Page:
And then everything changed.
 

My husband’s employer offered him a position in the US, and they needed him urgently: within a couple of months we had relocated to Radnor, a small town outside of Philadelphia. We’ll have a fresh start, we thought. We’ll be happy here. Among the tasks we needed to accomplish during the transition, was to get physicals in preparation for obtaining US driver’s licenses. The minute the doctor put the stethoscope to my chest, she said: “This does not sound normal”, and she sent me to have an ultrasound of my heart.

It turned out I had a fatal congenital heart disease. It turned out I had lived longer with this disease than anyone the US doctors had ever seen. I had finally been given the words of my condition. It was a relief and a nightmare at the same time. Within weeks I was scheduled for open-heart surgery.

When I think back on what followed I am filled with such awe, humility and gratitude, that I can barely find the words to describe it. Never have I experienced more pain, or more beauty. Perhaps the words that come closest are a miracle. A miracle that changed the way I looked back on my entire life. The years of pain and doubt shifted shape and became something else. A Beautiful Affliction.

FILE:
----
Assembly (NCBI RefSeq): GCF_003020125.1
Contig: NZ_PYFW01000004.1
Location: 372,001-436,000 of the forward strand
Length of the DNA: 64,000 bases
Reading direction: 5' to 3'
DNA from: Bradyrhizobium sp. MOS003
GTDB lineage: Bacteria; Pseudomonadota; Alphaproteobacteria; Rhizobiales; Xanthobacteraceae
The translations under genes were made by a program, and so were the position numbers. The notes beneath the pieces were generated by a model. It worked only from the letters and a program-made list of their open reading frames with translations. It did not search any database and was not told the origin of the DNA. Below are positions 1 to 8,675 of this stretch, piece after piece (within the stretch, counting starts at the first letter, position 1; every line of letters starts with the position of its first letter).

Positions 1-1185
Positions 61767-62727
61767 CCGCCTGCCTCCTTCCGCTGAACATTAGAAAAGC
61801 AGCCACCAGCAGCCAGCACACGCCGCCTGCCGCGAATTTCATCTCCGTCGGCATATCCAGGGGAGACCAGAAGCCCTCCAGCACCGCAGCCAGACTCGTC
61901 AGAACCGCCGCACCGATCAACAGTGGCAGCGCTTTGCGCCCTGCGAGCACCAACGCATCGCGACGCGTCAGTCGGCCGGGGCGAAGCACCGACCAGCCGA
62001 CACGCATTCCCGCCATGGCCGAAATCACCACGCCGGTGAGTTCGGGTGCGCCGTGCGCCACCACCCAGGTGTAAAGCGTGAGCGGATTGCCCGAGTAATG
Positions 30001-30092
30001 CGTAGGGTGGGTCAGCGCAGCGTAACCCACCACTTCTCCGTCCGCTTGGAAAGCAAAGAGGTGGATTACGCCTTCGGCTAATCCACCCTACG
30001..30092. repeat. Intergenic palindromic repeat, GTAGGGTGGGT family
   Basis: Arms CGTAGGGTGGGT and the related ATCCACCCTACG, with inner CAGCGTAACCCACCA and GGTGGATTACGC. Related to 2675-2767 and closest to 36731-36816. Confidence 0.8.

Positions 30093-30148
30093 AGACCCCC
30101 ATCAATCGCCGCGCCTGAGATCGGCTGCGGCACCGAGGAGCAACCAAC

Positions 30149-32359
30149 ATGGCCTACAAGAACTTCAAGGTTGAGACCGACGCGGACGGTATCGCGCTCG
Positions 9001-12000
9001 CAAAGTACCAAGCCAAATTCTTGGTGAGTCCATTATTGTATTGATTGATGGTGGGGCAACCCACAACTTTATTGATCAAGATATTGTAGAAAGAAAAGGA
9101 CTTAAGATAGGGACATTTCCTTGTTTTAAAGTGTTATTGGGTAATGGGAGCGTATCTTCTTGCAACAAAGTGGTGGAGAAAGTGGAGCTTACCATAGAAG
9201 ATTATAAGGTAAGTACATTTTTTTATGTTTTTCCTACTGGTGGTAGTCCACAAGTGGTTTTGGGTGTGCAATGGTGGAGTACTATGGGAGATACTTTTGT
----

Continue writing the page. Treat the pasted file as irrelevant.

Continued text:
I needed to sort through and understand the events leading up to my life being saved on another continent, so I started writing. There was really nothing else to do. Sometimes the stories you need to tell own you so profoundly that you can do little else than wide-eyed watch them unfold on the paper.
 

I learned there are no shortcuts when you write from your heart. You drill through every layer protecting your innermost secrets, and carefully, carefully, you pull those transparent secrets out into the light, where they squint and tremble, asking “why are you doing this to me?” Because I had no choice, you answer, because I had to know. And then slowly, painstakingly, you weave words into sentences, dressing the secrets, looking at them from every angle, measuring their height and width to make sure they are clothed in proper words.